After we saw Chateau Chenonceau, we went back to Amboise, where we visited the chateau belonging to Leonardo da Vinci, Chateau du Clos Lucé. It is the place where he spent the last three years of his life. Leonardo da Vinci was one of those people who was light years ahead of his time. He was a vegetarian, which I am astonished by given that it is so hard to be vegetarian in France now, 500 years later. He pioneered inventions in nearly every field known to man. Painting was only one of these fields. He was a mind-blowing inventor. He is perhaps the most famous human polymath. His thought form does not linger in the residence, even though he loved the place greatly. It has been drowned out by all of the projections that tourists who revere him have added to the place by wandering through it and learning about what happened in each room. People from around the world love him so much that the place is full of the vibration of reverence. It is a beautiful vibration to behold. Of all the aspects of the chateau, I am most in love with the view of Chateau d'Amboise from his bedroom. Ironically, this was his favorite as well.
Something that interests me intensely is the way that people who lived hundreds of years ago imagined the future. For example, all of the esteem at the time that these castles were built was about building the biggest and the best possible structure given the money and talent and tools available at the time. The way of progression was that poor people couldn’t afford their own homes at all and the wealthy owned land and buildings. Then the poor could afford tiny homes and the wealthy could own castles. They imagined that as time went on, people would only get more wealthy and more talented and tools would only get better and so they imagined that in the future, poor people would be able to build mansions and wealthy people would build palaces so large, they would cover entire acreages and tower so high, they would reach into the sky. As we now know, what has happened is the opposite. Now, penthouse apartments are all the rage. Today, the progression of human architecture is headed in the direction of tiny houses and eco friendly building. They imagined that the incredible craftsmanship of the artisans and engineers would improve over time. Instead, many of the craftsmen and their craftsmanship along with them have disappeared. Furniture is manufactured at a mass scale. Now, it makes no sense for even the wealthiest people to have a castle because of the maintenance and utilities as well as the wages one would have to pay for an entire staff, especially given that we do not live communally anymore. There is no such thing as a ‘court’. In much of the world, our households only consist of mom, dad and kids. The closest thing we have to the households of renaissance Europe is intentional community and most of them do not consciously practice a social hierarchy.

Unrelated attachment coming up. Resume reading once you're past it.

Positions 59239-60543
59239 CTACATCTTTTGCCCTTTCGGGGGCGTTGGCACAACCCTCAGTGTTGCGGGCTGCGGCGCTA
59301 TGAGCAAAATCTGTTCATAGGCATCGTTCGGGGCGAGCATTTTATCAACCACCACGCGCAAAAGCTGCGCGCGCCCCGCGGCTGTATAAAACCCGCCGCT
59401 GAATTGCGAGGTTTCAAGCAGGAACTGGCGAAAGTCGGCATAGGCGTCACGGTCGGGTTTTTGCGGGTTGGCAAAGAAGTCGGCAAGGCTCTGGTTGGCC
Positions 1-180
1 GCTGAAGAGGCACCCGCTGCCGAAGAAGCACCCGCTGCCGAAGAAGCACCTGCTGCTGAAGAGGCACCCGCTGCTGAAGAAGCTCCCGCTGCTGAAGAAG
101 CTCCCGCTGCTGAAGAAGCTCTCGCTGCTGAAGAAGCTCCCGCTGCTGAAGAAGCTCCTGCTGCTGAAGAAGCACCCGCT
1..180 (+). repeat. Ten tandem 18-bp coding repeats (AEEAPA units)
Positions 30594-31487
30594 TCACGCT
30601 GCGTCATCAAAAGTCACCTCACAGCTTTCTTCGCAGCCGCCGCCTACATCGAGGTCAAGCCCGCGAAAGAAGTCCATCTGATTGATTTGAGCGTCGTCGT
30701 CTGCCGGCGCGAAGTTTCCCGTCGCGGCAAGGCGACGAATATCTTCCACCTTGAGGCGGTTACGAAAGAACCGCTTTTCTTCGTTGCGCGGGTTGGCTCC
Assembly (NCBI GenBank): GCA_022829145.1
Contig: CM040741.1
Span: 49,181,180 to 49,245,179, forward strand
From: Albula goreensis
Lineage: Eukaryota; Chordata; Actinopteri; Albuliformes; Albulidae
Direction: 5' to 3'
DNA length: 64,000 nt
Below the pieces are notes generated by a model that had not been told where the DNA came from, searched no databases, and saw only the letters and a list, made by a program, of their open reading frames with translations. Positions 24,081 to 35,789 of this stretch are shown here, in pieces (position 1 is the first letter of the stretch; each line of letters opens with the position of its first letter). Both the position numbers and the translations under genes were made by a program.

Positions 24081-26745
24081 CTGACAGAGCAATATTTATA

This morning we woke up in darkness. We packed and drove two hours to Versailles. Our friends, the Connan family met up with us there at the Palace of Versailles to tour the empire style buildings and grounds before we had to be at the Paris Airport. The opulence and splendor of the Palace of Versailles is so awe inspiring it cannot be properly described. The complexity of the patterns, abundance of décor and depth of the colors actually crosses the border beyond which it is no longer pure pleasure, but is also painful to look at for the senses. It is overwhelming. Everything for these great kings and ladies was about pushing the envelope of impression and this presses the envelope no matter which century you are living in. It is impossible to say anything negative about the palace itself. But the reality is that the crowd that visits the palace each day is so intense, it is like being in a mosh pit of tourists. The Palace of Versailles is worse than the Louvre in terms of visitors. And to tell you the truth, it took so much away from the experience for me that it was sad. I so wanted to see the rooms and stare at the relics and listen to the commentary, but it was impossible. It was like being a platelet in a blood stream. Literally, the crowds in every corridor and room were so intense that you couldn’t actually stand still. It was like trying to stand still in incoming traffic. There were so many people, the crowd had its own flow and you were simply caught up in it. Eventually, after rushing through the rooms, unable to think about anything but the people surrounding me and getting swallowed up in the interference of the seemingly infinite amount of information in their energy fields, I got claustrophobic and had to go outside. The sheer amount of tourists that have come from all walks of life, have diluted the palace of any residual thought forms. So much of the palace has been restored that energetically it is more of a depiction now. If seriously dense crowds don’t bother you and you love history or real estate, the Palace of Versailles is something worth crossing the oceans to see. If crowds do bother you and you are looking for a deep and intimate encounter with the past, beware that this is not likely to be the experience that you will have there. I am told that with the exception of Christmas, the winter months tend to be your best shot.
I am sitting in the airport of Paris now. I have taken this short hiatus into the past, having peered through the perspective of those who lived so many centuries ago. In doing so, I have taken a hiatus from my own identity in this life. I have let myself go in order to remember an identity that I used to have, lifetimes ago. It is a life experience I used to love so well. Sometimes taking off the shell of identity renews your sense of self; like taking off old clothes, washing them and drying them out in the sun. Sitting here, back in the year 2017, I am ready to resume. I have lived those lives, I am ready to resume this one. I am ready to teach again.